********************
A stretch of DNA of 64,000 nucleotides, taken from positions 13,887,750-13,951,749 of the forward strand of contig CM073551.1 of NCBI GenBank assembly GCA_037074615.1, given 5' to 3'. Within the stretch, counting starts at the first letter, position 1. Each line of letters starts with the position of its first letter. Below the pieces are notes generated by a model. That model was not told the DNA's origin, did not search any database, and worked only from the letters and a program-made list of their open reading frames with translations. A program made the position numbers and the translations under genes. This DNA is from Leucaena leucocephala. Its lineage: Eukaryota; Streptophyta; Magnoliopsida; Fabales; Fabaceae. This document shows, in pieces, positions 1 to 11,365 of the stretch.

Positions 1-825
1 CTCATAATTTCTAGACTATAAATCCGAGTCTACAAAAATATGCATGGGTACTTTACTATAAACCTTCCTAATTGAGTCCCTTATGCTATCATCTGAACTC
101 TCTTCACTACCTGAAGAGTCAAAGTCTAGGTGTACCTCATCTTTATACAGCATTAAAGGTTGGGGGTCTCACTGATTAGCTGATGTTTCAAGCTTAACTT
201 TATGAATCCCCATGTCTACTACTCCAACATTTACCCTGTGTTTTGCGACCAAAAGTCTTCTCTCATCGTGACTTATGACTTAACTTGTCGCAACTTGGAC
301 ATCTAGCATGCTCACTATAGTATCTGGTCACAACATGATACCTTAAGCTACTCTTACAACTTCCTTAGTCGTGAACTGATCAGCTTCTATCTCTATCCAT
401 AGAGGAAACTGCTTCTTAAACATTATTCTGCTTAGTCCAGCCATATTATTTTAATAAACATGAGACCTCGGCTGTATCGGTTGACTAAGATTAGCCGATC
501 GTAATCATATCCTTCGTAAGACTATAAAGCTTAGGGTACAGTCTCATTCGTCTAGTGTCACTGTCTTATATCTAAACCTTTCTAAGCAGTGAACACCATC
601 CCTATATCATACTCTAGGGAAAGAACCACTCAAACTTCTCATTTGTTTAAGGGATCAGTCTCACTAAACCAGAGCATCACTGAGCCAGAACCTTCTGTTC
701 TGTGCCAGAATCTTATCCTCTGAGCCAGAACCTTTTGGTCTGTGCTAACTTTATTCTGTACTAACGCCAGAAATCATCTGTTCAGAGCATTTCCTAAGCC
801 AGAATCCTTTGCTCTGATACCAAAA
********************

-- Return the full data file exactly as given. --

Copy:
A stretch of DNA of 64,000 nucleotides, taken from positions 13,887,750-13,951,749 of the forward strand of contig CM073551.1 of NCBI GenBank assembly GCA_037074615.1, given 5' to 3'. Within the stretch, counting starts at the first letter, position 1. Each line of letters starts with the position of its first letter. Below the pieces are notes generated by a model. That model was not told the DNA's origin, did not search any database, and worked only from the letters and a program-made list of their open reading frames with translations. A program made the position numbers and the translations under genes. This DNA is from Leucaena leucocephala. Its lineage: Eukaryota; Streptophyta; Magnoliopsida; Fabales; Fabaceae. This document shows, in pieces, positions 1 to 11,365 of the stretch.

Positions 1-825
1 CTCATAATTTCTAGACTATAAATCCGAGTCTACAAAAATATGCATGGGTACTTTACTATAAACCTTCCTAATTGAGTCCCTTATGCTATCATCTGAACTC
101 TCTTCACTACCTGAAGAGTCAAAGTCTAGGTGTACCTCATCTTTATACAGCATTAAAGGTTGGGGGTCTCACTGATTAGCTGATGTTTCAAGCTTAACTT
201 TATGAATCCCCATGTCTACTACTCCAACATTTACCCTGTGTTTTGCGACCAAAAGTCTTCTCTCATCGTGACTTATGACTTAACTTGTCGCAACTTGGAC
301 ATCTAGCATGCTCACTATAGTATCTGGTCACAACATGATACCTTAAGCTACTCTTACAACTTCCTTAGTCGTGAACTGATCAGCTTCTATCTCTATCCAT
401 AGAGGAAACTGCTTCTTAAACATTATTCTGCTTAGTCCAGCCATATTATTTTAATAAACATGAGACCTCGGCTGTATCGGTTGACTAAGATTAGCCGATC
501 GTAATCATATCCTTCGTAAGACTATAAAGCTTAGGGTACAGTCTCATTCGTCTAGTGTCACTGTCTTATATCTAAACCTTTCTAAGCAGTGAACACCATC
601 CCTATATCATACTCTAGGGAAAGAACCACTCAAACTTCTCATTTGTTTAAGGGATCAGTCTCACTAAACCAGAGCATCACTGAGCCAGAACCTTCTGTTC
701 TGTGCCAGAATCTTATCCTCTGAGCCAGAACCTTTTGGTCTGTGCTAACTTTATTCTGTACTAACGCCAGAAATCATCTGTTCAGAGCATTTCCTAAGCC
801 AGAATCCTTTGCTCTGATACCAAAA